World Lagomorph Society
World Lagomorph Society
NEW BOOK: The mountain hare in the Alps: A survivor artist with an uncertain future
Tuesday, June 24, 2014

Abstract of book: «Der Schneehase in den Alpen. Ein Überlebenskünstler mit ungewisser Zukunft». Zürich, Bristol-Stiftung; Bern, Haupt. ISBN  978-3-258-07846-5


The mountain hare in the Alps: A survivor artist with an uncertain future

The mountain hare Lepus timidus (Linnaeus, 1758) occurs in isolated populations in the Alps at altitudes above 1300 m a.s.l. It is one of the smallest mammals in the Alpine environment to remain active year-round, and is especially well adapted to survive the winter “bottleneck”. To understand how mountain hares cope with harsh and rapidly changing environmental conditions in the Alps, I have summarized the available information about the biology and ecology of mountain hares and used findings from studies of other hare populations for its interpretation.


Tourism in the European Alps has developed rapidly over the last century, affecting wildlife throughout the region. The mountain hare has been especially affected by increased tourism because it is active year-round, but its physiological and behavioural reactions to tourism are still unknown. Results from measurements of the concentration of faecal glucocorticoid metabolites (GCM) in free-ranging mountain hares in areas that have either no, low, or high levels of tourism showed that GCM secretion is positively correlated with increased tourism. Such stress situations lead to changes in the behaviour and energy intake of mountain hare. Normally, hares remain hidden during the day and re-ingest their own pellets to meet their energy needs. Should a potential danger be detected, this energy intake is stopped and the hare prepares for flushing. If the hare decides to move, it needs additional energy. Thus, reacting to danger by flushing results in the hare losing both its energy source (pellets) and the energy that is required to escape the threat. Thus, areas with frequent human winter recreational activities are not optimal habitats for mountain hares.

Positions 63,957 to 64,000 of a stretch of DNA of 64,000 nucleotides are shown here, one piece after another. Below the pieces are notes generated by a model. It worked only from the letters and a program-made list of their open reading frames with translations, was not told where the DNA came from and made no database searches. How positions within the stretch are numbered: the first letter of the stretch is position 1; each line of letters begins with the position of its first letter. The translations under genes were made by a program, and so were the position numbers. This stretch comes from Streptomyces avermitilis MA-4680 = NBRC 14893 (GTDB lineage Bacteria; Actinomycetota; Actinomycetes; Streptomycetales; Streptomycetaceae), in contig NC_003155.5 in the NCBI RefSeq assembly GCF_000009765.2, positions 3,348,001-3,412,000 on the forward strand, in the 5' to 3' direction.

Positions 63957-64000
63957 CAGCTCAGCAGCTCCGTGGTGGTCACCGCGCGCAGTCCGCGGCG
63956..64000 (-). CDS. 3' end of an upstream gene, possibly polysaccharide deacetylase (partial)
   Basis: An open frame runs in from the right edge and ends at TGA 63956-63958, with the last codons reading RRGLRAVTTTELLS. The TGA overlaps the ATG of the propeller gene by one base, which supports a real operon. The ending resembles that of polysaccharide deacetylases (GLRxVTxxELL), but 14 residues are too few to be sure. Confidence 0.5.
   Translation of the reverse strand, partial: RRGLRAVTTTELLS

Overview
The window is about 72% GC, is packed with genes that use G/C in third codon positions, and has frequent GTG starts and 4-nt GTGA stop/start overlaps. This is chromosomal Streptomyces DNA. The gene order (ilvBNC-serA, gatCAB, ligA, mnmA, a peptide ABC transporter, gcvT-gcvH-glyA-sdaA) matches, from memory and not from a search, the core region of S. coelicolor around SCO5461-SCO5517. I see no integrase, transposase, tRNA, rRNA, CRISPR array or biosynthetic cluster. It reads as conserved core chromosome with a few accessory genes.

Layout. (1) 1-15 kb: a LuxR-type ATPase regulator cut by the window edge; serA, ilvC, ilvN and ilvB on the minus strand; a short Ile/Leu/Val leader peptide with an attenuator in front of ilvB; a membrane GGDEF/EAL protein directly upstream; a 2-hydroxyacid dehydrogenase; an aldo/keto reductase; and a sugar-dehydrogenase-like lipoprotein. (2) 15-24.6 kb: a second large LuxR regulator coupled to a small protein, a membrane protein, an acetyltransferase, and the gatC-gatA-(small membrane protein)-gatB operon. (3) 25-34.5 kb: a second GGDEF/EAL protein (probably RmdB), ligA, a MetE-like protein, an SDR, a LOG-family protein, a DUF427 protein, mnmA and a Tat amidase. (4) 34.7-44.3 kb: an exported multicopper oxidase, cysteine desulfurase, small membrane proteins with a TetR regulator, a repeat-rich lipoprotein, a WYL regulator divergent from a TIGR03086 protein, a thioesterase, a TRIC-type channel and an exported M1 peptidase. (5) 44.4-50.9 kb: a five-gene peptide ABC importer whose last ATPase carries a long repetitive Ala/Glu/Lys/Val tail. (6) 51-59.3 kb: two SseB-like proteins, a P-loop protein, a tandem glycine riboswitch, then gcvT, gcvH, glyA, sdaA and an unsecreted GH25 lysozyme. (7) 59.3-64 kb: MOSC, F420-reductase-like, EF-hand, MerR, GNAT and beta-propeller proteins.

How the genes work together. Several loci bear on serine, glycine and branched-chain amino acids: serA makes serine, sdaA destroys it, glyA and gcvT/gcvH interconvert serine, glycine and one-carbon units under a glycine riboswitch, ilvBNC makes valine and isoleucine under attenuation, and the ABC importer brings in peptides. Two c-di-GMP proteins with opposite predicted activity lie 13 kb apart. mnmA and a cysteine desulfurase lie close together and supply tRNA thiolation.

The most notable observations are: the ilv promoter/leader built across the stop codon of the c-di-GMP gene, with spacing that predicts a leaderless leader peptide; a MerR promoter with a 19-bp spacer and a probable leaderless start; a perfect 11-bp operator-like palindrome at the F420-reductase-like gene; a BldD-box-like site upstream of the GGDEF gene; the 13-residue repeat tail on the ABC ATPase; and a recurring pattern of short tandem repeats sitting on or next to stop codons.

Finally, based on these findings, selected management strategies are recommended for protecting this species in the Alps.